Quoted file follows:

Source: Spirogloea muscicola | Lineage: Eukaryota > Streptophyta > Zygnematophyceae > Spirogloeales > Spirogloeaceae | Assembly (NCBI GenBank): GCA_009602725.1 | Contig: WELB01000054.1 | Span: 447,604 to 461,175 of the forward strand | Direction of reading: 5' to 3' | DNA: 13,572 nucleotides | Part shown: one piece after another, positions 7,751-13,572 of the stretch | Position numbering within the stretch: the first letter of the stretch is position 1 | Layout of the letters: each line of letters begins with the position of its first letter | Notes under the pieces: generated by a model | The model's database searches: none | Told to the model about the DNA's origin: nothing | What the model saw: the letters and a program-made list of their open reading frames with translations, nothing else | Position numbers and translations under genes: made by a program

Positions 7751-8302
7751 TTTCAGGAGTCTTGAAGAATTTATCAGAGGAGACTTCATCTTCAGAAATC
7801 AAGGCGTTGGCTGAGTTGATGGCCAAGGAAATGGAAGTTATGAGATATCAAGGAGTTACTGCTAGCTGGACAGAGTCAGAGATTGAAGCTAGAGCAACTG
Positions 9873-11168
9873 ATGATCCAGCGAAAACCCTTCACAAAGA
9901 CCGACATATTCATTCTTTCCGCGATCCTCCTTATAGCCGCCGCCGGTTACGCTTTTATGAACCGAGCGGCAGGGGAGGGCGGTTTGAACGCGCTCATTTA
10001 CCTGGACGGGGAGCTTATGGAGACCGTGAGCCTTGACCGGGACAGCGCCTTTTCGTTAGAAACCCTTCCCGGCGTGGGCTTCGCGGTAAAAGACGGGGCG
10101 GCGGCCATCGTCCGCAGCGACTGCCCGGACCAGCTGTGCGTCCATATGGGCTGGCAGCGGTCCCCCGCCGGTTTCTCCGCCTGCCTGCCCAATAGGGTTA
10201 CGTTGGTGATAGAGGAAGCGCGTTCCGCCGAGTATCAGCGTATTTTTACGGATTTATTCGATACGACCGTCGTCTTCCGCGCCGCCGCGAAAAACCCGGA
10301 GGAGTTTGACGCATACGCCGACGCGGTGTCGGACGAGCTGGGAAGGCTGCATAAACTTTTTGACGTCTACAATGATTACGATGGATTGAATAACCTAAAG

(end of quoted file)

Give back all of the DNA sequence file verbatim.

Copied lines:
Source: Spirogloea muscicola | Lineage: Eukaryota > Streptophyta > Zygnematophyceae > Spirogloeales > Spirogloeaceae | Assembly (NCBI GenBank): GCA_009602725.1 | Contig: WELB01000054.1 | Span: 447,604 to 461,175 of the forward strand | Direction of reading: 5' to 3' | DNA: 13,572 nucleotides | Part shown: one piece after another, positions 7,751-13,572 of the stretch | Position numbering within the stretch: the first letter of the stretch is position 1 | Layout of the letters: each line of letters begins with the position of its first letter | Notes under the pieces: generated by a model | The model's database searches: none | Told to the model about the DNA's origin: nothing | What the model saw: the letters and a program-made list of their open reading frames with translations, nothing else | Position numbers and translations under genes: made by a program

Positions 7751-8302
7751 TTTCAGGAGTCTTGAAGAATTTATCAGAGGAGACTTCATCTTCAGAAATC
7801 AAGGCGTTGGCTGAGTTGATGGCCAAGGAAATGGAAGTTATGAGATATCAAGGAGTTACTGCTAGCTGGACAGAGTCAGAGATTGAAGCTAGAGCAACTG
Positions 9873-11168
9873 ATGATCCAGCGAAAACCCTTCACAAAGA
9901 CCGACATATTCATTCTTTCCGCGATCCTCCTTATAGCCGCCGCCGGTTACGCTTTTATGAACCGAGCGGCAGGGGAGGGCGGTTTGAACGCGCTCATTTA
10001 CCTGGACGGGGAGCTTATGGAGACCGTGAGCCTTGACCGGGACAGCGCCTTTTCGTTAGAAACCCTTCCCGGCGTGGGCTTCGCGGTAAAAGACGGGGCG
10101 GCGGCCATCGTCCGCAGCGACTGCCCGGACCAGCTGTGCGTCCATATGGGCTGGCAGCGGTCCCCCGCCGGTTTCTCCGCCTGCCTGCCCAATAGGGTTA
10201 CGTTGGTGATAGAGGAAGCGCGTTCCGCCGAGTATCAGCGTATTTTTACGGATTTATTCGATACGACCGTCGTCTTCCGCGCCGCCGCGAAAAACCCGGA
10301 GGAGTTTGACGCATACGCCGACGCGGTGTCGGACGAGCTGGGAAGGCTGCATAAACTTTTTGACGTCTACAATGATTACGATGGATTGAATAACCTAAAG